Buy Hp Stock
HP's (HPQ 2.46%) stock rose 4% on June 1 after the PC and printer maker posted its second-quarter earnings report. Its revenue rose 4% year-over-year to $16.5 billion, which beat analysts' estimates by $310 million.
buy hp stock
HP's growth rates seem tepid, but investors often own its stock for stability and income instead of aggressive gains. Should investors buy HP's stock as rising interest rates drive investors away from riskier assets?
HP is an ideal tech stock to own during a market downturn because it's firmly profitable, generates plenty of cash, and plows its FCF into generous buybacks and dividends. It's also incredibly cheap at eight times forward earnings.
That's probably why Warren Buffett's Berkshire Hathaway (NYSE: BRK.A) (NYSE: BRK.B) acquired more than 11% of HP earlier this year -- and why investors should follow the Oracle's lead and accumulate some shares of this safe haven stock.
Leo Sun has no position in any of the stocks mentioned. The Motley Fool has positions in and recommends Berkshire Hathaway (B shares) and HP. The Motley Fool recommends the following options: long January 2023 $200 calls on Berkshire Hathaway (B shares), short January 2023 $200 puts on Berkshire Hathaway (B shares), and short January 2023 $265 calls on Berkshire Hathaway (B shares). The Motley Fool has a disclosure policy.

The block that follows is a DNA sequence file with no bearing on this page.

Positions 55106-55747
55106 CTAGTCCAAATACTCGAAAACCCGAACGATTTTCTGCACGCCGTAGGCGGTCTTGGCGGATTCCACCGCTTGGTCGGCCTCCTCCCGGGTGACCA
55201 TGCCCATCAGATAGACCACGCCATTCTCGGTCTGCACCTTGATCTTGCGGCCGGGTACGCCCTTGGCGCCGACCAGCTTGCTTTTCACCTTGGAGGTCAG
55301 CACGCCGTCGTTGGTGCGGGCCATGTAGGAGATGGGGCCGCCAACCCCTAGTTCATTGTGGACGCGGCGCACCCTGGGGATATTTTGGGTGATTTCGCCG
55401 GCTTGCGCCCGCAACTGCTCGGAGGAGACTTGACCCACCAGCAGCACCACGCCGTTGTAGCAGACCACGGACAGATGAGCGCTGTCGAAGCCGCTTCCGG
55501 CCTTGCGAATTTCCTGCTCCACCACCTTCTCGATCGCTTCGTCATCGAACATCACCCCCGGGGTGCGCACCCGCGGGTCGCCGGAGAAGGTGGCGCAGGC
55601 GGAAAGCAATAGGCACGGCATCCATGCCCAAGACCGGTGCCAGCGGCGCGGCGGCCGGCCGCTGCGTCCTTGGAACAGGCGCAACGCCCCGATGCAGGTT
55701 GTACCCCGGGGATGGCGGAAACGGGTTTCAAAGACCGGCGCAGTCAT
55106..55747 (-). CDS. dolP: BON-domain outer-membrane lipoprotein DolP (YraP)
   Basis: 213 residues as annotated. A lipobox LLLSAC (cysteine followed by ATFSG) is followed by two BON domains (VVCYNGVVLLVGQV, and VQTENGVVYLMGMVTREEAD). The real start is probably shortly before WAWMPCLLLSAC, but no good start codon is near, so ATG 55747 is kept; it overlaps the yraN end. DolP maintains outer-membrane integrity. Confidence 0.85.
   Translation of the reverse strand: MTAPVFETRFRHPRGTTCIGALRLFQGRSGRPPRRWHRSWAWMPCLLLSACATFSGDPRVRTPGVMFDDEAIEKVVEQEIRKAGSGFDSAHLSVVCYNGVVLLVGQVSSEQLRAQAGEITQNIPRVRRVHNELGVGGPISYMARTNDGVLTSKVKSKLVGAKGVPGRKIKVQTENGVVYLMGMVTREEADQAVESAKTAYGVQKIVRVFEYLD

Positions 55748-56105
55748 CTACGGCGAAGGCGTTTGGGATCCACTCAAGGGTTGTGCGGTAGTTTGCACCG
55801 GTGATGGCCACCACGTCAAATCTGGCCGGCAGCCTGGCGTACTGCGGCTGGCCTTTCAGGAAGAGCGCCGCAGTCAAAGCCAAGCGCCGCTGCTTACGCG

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Growth stocks have crashed. The time to buy is when there is blood on the streets, when no one else wants to buy. I have provided for Best of Breed Growth Stocks subscribers the 2022 Tech Stock Crash List, the list of names I am buying amidst the tech crash.
This chart is not advice or a guarantee of success. Rather, it gauges the real-time recommendations of three popular technical indicators: moving averages, oscillators and pivots. Finder is not responsible for how your stock performs.
Valuing HP stock is incredibly difficult, and any metric has to be viewed as part of a bigger picture of HP's overall performance. However, analysts commonly use some key metrics to help gauge the value of a stock.